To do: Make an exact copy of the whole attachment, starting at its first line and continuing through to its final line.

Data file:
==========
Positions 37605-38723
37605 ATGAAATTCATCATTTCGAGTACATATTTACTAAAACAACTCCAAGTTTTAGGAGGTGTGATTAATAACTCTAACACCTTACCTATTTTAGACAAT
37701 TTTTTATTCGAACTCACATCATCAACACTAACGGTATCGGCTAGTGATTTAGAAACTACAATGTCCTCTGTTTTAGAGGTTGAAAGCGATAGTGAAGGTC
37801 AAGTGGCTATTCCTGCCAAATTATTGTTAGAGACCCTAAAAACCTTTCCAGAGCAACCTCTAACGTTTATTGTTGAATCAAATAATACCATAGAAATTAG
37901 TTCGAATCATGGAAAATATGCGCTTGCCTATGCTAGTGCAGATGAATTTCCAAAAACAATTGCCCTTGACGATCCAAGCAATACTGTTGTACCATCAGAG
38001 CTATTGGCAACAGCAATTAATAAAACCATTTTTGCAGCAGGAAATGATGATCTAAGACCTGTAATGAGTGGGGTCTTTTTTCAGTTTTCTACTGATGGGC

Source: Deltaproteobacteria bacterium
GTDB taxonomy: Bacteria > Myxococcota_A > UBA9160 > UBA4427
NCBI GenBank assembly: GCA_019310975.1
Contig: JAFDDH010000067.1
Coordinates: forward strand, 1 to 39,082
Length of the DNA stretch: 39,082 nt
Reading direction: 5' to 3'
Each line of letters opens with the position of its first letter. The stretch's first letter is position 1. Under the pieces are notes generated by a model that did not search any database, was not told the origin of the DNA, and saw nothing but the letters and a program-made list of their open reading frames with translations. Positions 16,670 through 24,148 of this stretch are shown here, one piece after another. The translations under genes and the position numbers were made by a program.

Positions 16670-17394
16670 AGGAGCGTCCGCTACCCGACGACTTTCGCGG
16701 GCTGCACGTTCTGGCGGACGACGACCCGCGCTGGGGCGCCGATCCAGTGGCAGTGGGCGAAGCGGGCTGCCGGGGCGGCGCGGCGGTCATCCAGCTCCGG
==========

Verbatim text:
Positions 37605-38723
37605 ATGAAATTCATCATTTCGAGTACATATTTACTAAAACAACTCCAAGTTTTAGGAGGTGTGATTAATAACTCTAACACCTTACCTATTTTAGACAAT
37701 TTTTTATTCGAACTCACATCATCAACACTAACGGTATCGGCTAGTGATTTAGAAACTACAATGTCCTCTGTTTTAGAGGTTGAAAGCGATAGTGAAGGTC
37801 AAGTGGCTATTCCTGCCAAATTATTGTTAGAGACCCTAAAAACCTTTCCAGAGCAACCTCTAACGTTTATTGTTGAATCAAATAATACCATAGAAATTAG
37901 TTCGAATCATGGAAAATATGCGCTTGCCTATGCTAGTGCAGATGAATTTCCAAAAACAATTGCCCTTGACGATCCAAGCAATACTGTTGTACCATCAGAG
38001 CTATTGGCAACAGCAATTAATAAAACCATTTTTGCAGCAGGAAATGATGATCTAAGACCTGTAATGAGTGGGGTCTTTTTTCAGTTTTCTACTGATGGGC

Source: Deltaproteobacteria bacterium
GTDB taxonomy: Bacteria > Myxococcota_A > UBA9160 > UBA4427
NCBI GenBank assembly: GCA_019310975.1
Contig: JAFDDH010000067.1
Coordinates: forward strand, 1 to 39,082
Length of the DNA stretch: 39,082 nt
Reading direction: 5' to 3'
Each line of letters opens with the position of its first letter. The stretch's first letter is position 1. Under the pieces are notes generated by a model that did not search any database, was not told the origin of the DNA, and saw nothing but the letters and a program-made list of their open reading frames with translations. Positions 16,670 through 24,148 of this stretch are shown here, one piece after another. The translations under genes and the position numbers were made by a program.

Positions 16670-17394
16670 AGGAGCGTCCGCTACCCGACGACTTTCGCGG
16701 GCTGCACGTTCTGGCGGACGACGACCCGCGCTGGGGCGCCGATCCAGTGGCAGTGGGCGAAGCGGGCTGCCGGGGCGGCGCGGCGGTCATCCAGCTCCGG